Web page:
MATHEMATICS TODAY | AUGUST‘18178. If for every positive integer n, f(n) is defined asf n nf nnn( )( )=−=≥1112forforthen prove that : 1992 1992431992 < < f( ) .9. We consider regular n-gons with a fxed circumference 4. We call the distance from the centre of such a n-gon to a vertex r n and the distance from the centre to an edge a n . (a) Determine a 4 , r 4 , a 8 , r 8(b) Give an appropriate interpretation for a 2 and r 2 .(c) Prove: aa r r a rn n n n n n 2 2 212= + = ( ) . and (d) Let u 0 , u 1 , u 2 , u 3 , … be defned as follows : u 0 = 0, u 1 = 1, u n = 122 1u un n − −+ ( ) for even n and u n = u un n − − 2 1 for odd n. Determine: limn→∞u n10. Tere are real numbers a, b, c such that a ? b ??c > 0. Prove that abcc baa cb2 2 2 2 2 2−+−+− ??3a – 4b + c.SOLUTIONS1. PTR – r???Op Oq P' Q'QS?First, we note that triangle ?TOpOq has a right angle a nr n1. Two unequal circles of radii R and r touch externally, and P and Q are the points of contact of a common tangent to the circles, respectively. Find the volume of the frustum of a cone generated by rotating PQ about the line joining the centres of the circles.2. Let n ≥ 2 be a natural number. Show that there exists a constant C = C(n) such that for all real x 1 ,..., x n ≥ 0 we have x x Ckknkkn≤ += =∑ ∏1 1( ). Determine the minimum C(n) for some values of n.3. Find all real coefcients polynomials p(x) satisfying (x –1) 2 p (x) = (x–3) 2 p(x+2) for all x.4. Prove that : 0 ? yz + zx + xy – 2xyz ? 727, where x, y, z are non-negative real numbers for which x + y + z = 1.5. Find the value of the continued root: 4 27 4 29 4 31 4 33 + + + + …6. A hexagon is inscribed in a circle with radius r. Two of its sides have length 1, two have length 2 and the last two have length 3. Prove that r is a root of the equation 2r 3 – 7r – 3 = 0.7. Let k ≥ 2 be an integer. Te sequence (x n ) is defned by x 0 = x 1 = 1 and xxxnnnkn+−=+≥1111 for .(a) Prove that for each positive integer k ≥ 2 the sequence (x n ) is a sequence of integers.(b) If k = 2, show that x n+1 = 3x n – x n–1 for n ≥ 1.
MATHEMATICS TODAY | AUGUST‘1818angle at T, with OpOq = R + r and OpT = R – r. Hence OqT = 2 Rr .Because of parallel and perpendicular lines, all of angles ∠PSOp, ∠TOqOp, ∠OpPP' and ∠OqQQ' are equal. We denote the common value by ?? From triangle ?OpOqT, we note that sin ??= R rR r−+and cos ????2 RrR r + Using various right triangles, we obtain:OpP? = R sin ? = R R rR r( ) −+, PP? = R cos ? = 2R RrR r +P?S = PP' cot ? =2 2 R RrR rRrR r + −= 422 2rRR r −,QqQ? = r sin ? = r R rR r( ) −+QQ? = r cos ? = 2r RrR r +Q?S = QQ? cot ? = 2 2 r RrR rRrR r + −= 422 2r RR r −Hence, V = π32 2( ) ( ) PP P S QQ Q S ′ ′ − ′ ′=+ −−+ −π34 4 4 43222 23222 2R rR rrRR rRrR rr RR r ( ) ( )=−+ −1632 2 3 32 2 2πR r R rR r R r( )( ) ( ) =+ ++1632 2 2 23πR r R Rr rR r( )( )Which is the required volume.2. We show that the inequality is valid for an aggregate of values of C of which the least isC nnnnn n( ) , . =−≥− −121 2Let us frst do the easier task of proving the existence of C's which make the inequality valid. Of course this part will be redundant as soon as we improve the technique to fnd the least C.Setting x i = y i 2 where y i ≥ 0 (i = 1,…,n), we are to show, equivalently, that for some C we havey y Ciiniin= =∑ ∏≤ +1221 ...(i)Treating the right hand side of (1) as a polynomial in C, we observe that all coefcients are non-negative and that the coefcient of C n–1 is ?y 2i .Tus, y C y Ci iinnin2 2111+ ≥=−=∑ ∏But by the Cauchy–Schwarz inequality, we havey n yiiniin= =∑ ∑≤1221,So inequality (i) will be valid if we choose C = n 1 /(n–1) or larger. Tis completes the easier task.It turns out that n 1/(n-1) is only a slight overestimate of the minimum C, which we now seek. for any C for which (i) is valid, set w i = yi nC −1/, so that (i) becomeswCnw niin nniin=−−=∑ ∏≤−+ −12112111( )( )or equivalentlywC nnwniin n nniin=−−=∑ ∏≤−−+121121111( ) ...(ii)To fnd the minimum C we shall frst show that the following inequality is valid:w nwniiniin= =∑ ∏≤−+1222111 ...(iii)we shall use the weierstrass inequality( ) 1 11 1+ ≥ += =∑ ∏a ai iimimWhich holds if all a i ? 0 or if –1 < a i < 0 for all i. Without loss of generality let w 1 ,…w t ? 1 and 0 ? w t+1 ,…, w n < 1, where t ?{0, 1,…,n}. Tenwnwnwniiniinii t21212111111−+ =−+−+= = = +∏ ∏.1 1n∏ ? 11112121+−+−= = +∑ ∑wnwniitii tn= 122121nn t w t wiitii tn− ++= = +∑ ∑= 11 1221212121nw wiiti tnitii tn= = + = = +∑ ∑ ∑ ∑++ ? 121nw iin=∑(the last inequality by the Cauchy-Schwarz inequality), which proves (iii). Note that equality occurs for w 1 = … w n = 1. We conclude that (ii) is valid for any C with C n–1 n n /(n–1) n–1 ? n 2 , i.e., withCnnnn n≥−≥− −11 2,2.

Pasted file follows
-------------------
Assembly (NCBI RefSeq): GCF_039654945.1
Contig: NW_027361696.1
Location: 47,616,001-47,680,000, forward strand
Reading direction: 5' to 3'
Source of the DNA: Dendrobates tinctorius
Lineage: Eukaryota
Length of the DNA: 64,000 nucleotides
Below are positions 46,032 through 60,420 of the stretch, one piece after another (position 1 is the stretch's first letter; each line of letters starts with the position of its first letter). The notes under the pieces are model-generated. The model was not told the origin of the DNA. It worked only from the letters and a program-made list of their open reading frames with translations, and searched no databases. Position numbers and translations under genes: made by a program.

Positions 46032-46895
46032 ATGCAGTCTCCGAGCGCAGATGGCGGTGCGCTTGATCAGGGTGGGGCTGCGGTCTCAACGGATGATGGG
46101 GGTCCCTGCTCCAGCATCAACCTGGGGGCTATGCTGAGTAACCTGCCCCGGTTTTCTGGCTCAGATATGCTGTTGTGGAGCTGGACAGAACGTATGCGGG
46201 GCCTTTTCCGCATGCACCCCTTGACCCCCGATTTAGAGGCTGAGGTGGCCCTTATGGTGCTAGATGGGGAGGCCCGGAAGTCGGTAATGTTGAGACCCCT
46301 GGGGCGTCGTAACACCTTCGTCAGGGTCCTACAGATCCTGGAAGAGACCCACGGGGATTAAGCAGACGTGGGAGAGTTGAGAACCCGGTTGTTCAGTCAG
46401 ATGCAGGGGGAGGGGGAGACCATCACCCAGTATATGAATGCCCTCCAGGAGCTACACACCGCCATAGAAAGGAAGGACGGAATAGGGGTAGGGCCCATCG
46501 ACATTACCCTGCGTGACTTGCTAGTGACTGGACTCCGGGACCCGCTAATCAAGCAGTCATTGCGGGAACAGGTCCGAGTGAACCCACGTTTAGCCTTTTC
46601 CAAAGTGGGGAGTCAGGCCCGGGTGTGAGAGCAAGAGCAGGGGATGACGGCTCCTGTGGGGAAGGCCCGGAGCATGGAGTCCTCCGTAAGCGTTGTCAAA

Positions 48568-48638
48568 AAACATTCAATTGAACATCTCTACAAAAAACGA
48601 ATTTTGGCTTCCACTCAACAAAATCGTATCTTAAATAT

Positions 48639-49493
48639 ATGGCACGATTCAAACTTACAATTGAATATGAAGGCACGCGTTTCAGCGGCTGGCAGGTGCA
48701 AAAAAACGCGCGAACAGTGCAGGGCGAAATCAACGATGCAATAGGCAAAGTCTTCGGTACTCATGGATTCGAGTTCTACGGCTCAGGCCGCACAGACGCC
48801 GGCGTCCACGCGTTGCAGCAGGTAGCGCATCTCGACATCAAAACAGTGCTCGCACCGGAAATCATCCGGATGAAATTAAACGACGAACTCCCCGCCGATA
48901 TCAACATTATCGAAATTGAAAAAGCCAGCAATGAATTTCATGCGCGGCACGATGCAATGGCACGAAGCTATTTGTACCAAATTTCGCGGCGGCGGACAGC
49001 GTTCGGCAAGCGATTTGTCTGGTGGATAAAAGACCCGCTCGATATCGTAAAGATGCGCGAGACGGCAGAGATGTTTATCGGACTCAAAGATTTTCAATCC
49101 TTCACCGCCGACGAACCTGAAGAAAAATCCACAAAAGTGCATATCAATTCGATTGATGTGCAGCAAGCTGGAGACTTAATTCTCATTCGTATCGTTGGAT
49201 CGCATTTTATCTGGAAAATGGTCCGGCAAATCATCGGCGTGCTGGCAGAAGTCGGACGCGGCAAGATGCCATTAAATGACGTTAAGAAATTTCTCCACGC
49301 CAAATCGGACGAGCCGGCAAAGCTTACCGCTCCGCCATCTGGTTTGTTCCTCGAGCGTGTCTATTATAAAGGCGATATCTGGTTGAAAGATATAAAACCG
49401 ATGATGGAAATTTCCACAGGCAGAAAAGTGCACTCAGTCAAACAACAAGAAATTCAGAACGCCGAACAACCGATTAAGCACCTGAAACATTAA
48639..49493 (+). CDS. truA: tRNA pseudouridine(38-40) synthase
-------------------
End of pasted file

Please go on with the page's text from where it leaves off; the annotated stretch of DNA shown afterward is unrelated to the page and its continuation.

MATHEMATICS TODAY | AUGUST‘1819Te minimum value C(n) We seek is then as stated at the beginning, since forx y cwnCni ii= =−=−22111.the original inequality reduces to equality.Remark : Te above shows C(2) = 1,C C ( ) . , ( ) . , 3231 1547 4341 190523= ≈ = ≈C( ) . , 5451 196334= ≈ and generally C (n) ≈ n 1 / (n–1) which approaches 1 in the limit.3. We consider polynomials p(x) with coefcients in a feld F of arbitrary characteristic and fnd as follows:(i) If char (F) = 0, (in particular, if F = R), then p(x) = a(x–3) 2 , where a is any scalar (possibly 0) in F;(ii) If char (F) = 2, then every p(x) satisfes the equation (clear);(iii) If char (F) = 2 an odd prime, l, then there are infnitely many solutions, including all p(x) = a(x – 3) 2 (x l v – x + c) with a, c ? F, and v = 0, 1, 2, … (Note that p(x) has the form a(x – 3) 2 if v = 0.To prove this, observe that if char (F) ? 2, then x – 1 and x – 3 are coprime, whence p(x) = (x – 3) 2 q(x) in F[x].Tus our equation becomes(x l v – 1) 2 (x – 3) 2 q(x) = (x – 3) 2 (x – 1) 2 q(x + 2) ( * )whence q(x) = q(x+2), as polynomials; that is, elements of F[x].Now if char (F) = 0, then ( * ) has only constant solution.(Te most elementary proof of this: without loss of generally, q(x) = x n + ax n–1 + …. Ten q(x + 2) – q(x) = 2nx n–1 + …, and this is non-zero if n ????? Another proof: ( * ) implies that q(x) is periodic, which forces equations q (x) = c to have infnitely many roots x, a contradiction).Tis establishes the assertion (i).Re: assertion (iii). Let char (F) = l andq(x) = x l v – x + c.Ten for x = 0, 1,…, l – 1, (that is for each element of the prime feld), we have q(x) = c and so q(x) = q(x+1) = q(x + 2) = …, yielding polynomials of degree greater than or equal to l which satisfy. ( * ). Tis establishes the assertion (iii).4. In this problem, we will prove that for x, y, z ? 0, 0 ? (yz + zx + xy) (x + y + z) – 2xyz ? 727(x + y + z) 3 .Tis is the homogeneous version of the o...